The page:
Appeal from a judgment of the United States District Court for the Southern District of New York, Kevin Thomas Duffy, Judge, granting defendant's motion for summary judgment and holding that plaintiff's employment discrimination action is barred by the full faith and credit statute, 28 U.S.C. § 1738, and by the common law doctrine of res judicata.
Newman and Pratt, Circuit Judges, and Michael A. Telesca, District Judge of the Western District of New York, sitting by designation.
Evelyn Deloris Bray appeals from a judgment of the United States District Court for the Southern District of New York, Duffy, J., granting defendant's motion for summary judgment and dismissing her employment discrimination claim. The decision is reported at 677 F. Supp. 127 (S.D.N.Y. 1987). The district court held that Bray is precluded, under 28 U.S.C. § 1738 and the common-law doctrine of res judicata, from litigating her claim in federal court, because the New York Supreme Court dismissed, on statute of limitations grounds, her appeal from an administrative determination of the New York State Division of Human Rights ("NYSDHR") which found no probable cause to believe that the complained of discrimination occurred.
The question presented is whether the state court judgment dismissing plaintiff's petition for review of the NYSDHR determination on the ground that plaintiff failed to timely file the petition or serve the defendant precludes plaintiff's federal court claims brought under Title VII and 42 U.S.C. § 1981. Because New York treats a dismissal on statute of limitations grounds as a disposition on the merits sufficient to bar a second action, we must affirm.
Plaintiff is a black female who worked as a training apprentice field underwriter for the defendant from August 1980 until February 1984, when she was discharged. Shortly after her termination, plaintiff, acting pro se, filed complaints with the NYSDHR and the Equal Employment Opportunity Commission ("EEOC"), alleging that she had been denied equal terms and conditions of employment and that she had been dismissed from her job because of her race, color, and sex, in violation of the New York State Human Rights Law.
After investigating the matter and reviewing the parties' written submissions and exhibits, NYSDHR issued, on April 25, 1985, a determination and order, which concluded that there was "no probable cause to believe that the respondent(s) engaged in the unlawful discriminatory practice complained of." The determination, which plaintiff received, also contained the following paragraph:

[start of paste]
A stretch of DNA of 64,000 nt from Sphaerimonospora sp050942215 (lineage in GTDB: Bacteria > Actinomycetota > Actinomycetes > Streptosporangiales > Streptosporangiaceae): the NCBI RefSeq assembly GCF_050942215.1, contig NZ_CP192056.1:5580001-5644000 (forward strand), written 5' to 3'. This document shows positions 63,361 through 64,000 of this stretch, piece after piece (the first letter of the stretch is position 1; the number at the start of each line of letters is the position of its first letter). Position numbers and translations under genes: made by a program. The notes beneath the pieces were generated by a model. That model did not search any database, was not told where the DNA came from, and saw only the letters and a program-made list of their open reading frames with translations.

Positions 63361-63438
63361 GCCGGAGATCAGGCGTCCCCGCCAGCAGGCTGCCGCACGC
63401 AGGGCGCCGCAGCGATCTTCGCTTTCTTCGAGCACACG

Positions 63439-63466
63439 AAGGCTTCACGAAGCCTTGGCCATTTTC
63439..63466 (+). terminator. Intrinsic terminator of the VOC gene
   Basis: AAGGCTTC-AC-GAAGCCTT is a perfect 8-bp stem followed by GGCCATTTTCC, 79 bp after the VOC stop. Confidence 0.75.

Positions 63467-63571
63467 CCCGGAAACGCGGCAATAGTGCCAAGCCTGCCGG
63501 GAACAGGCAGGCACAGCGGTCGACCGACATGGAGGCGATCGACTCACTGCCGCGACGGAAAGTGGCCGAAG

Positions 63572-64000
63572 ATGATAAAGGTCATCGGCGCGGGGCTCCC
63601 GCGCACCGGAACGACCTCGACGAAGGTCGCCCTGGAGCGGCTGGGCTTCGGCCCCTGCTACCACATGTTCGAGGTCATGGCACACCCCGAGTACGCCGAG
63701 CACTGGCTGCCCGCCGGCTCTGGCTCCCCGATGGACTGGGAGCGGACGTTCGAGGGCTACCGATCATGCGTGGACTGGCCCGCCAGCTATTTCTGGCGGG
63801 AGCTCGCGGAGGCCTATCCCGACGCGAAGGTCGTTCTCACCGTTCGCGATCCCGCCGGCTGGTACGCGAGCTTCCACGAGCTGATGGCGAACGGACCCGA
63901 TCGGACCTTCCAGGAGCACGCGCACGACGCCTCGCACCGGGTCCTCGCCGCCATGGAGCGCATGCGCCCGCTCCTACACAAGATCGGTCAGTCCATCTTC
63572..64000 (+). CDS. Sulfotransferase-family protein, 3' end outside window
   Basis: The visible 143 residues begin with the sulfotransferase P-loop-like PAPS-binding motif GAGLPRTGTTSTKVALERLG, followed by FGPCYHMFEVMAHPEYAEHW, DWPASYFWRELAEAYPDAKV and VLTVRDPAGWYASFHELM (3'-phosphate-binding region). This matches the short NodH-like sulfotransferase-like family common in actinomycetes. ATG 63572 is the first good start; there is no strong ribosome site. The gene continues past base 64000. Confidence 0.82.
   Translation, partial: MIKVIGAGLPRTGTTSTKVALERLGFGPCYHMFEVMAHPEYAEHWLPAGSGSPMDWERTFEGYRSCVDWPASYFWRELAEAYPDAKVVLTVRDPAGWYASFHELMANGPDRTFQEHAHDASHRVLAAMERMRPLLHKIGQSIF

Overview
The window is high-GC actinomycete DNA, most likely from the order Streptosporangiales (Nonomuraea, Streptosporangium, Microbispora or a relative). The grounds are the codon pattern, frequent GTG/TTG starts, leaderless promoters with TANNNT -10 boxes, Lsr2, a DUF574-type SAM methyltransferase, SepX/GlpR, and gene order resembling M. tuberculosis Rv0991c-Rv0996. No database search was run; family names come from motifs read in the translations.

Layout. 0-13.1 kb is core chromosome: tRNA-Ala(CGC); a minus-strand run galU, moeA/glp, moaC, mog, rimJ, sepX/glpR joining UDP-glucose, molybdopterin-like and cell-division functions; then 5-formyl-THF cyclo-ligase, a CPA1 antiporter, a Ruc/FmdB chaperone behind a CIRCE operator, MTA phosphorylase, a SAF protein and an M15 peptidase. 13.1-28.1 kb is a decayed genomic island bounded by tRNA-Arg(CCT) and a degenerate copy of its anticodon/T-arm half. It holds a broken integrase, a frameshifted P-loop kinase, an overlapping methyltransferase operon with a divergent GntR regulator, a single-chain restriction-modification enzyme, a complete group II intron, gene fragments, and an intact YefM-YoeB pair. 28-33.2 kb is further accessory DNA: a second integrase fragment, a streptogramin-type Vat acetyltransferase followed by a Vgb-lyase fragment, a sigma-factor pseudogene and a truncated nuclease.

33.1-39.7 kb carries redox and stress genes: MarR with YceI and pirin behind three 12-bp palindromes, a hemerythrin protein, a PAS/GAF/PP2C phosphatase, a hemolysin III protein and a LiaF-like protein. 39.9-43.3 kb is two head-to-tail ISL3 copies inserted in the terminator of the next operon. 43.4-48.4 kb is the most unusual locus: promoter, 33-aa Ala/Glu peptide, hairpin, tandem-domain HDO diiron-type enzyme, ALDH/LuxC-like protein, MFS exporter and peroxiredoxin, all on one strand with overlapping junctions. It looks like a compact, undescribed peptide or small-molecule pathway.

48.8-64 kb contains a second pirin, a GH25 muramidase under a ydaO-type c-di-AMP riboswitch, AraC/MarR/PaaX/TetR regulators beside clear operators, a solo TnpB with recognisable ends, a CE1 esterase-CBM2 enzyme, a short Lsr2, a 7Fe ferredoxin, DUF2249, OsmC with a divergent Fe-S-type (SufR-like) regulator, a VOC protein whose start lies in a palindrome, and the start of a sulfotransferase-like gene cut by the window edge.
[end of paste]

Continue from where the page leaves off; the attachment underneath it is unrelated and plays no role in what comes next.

PLEASE TAKE FURTHER NOTICE that a complainant who seeks state judicial review, and receives an adverse decision therein, may lose his or her right to proceed subsequently in federal court under Title VII, by virtue of Kremer v. Chemical Construction Co., 456 U.S. 461, [72 L. Ed. 2d 262, 102 S. Ct. 1883] (1982).
Plaintiff then filed, on June 25, 1985, what she characterized as an application pursuant to Article 78 of the New York Civil Practice Laws and Rules for a judgment reversing the NYSDHR determination.
New York Life Insurance, acting as a respondent in the state court proceeding, filed an answer that denied the allegations in plaintiff's petition and raised a number of affirmative defenses, including that Bray's petition was not filed with the court or served on the defendant within sixty days.
On September 12, 1985, the New York Appellate Division, Second Department, transferred the petition to the New York State Supreme Court, Westchester County, pursuant to an amendment to N.Y. Exec. Law § 298 (McKinney Supp. 1988) that requires petitions for review of administrative determinations under the New York Human Rights Law to be directed in the first instance to the state supreme court in the county in which the allegedly discriminatory practice occurred. The order transferring the proceeding does not indicate whether a copy was sent to the plaintiff, and plaintiff was unaware of this transfer.
On September 20, 1985, the EEOC issued its own finding of no probable cause and notified Bray of her right to initiate an employment discrimination action in federal court within 90 days of receipt of the right-to-sue letter.
On December 3, 1985, Bray filed a complaint with the southern district pro se clerk's office, raising claims under Title VII and 42 U.S.C. § 1981. In its answer defendant raised as an affirmative defense Bray's election of state court review. The court granted Bray's application for appointment of counsel on April ...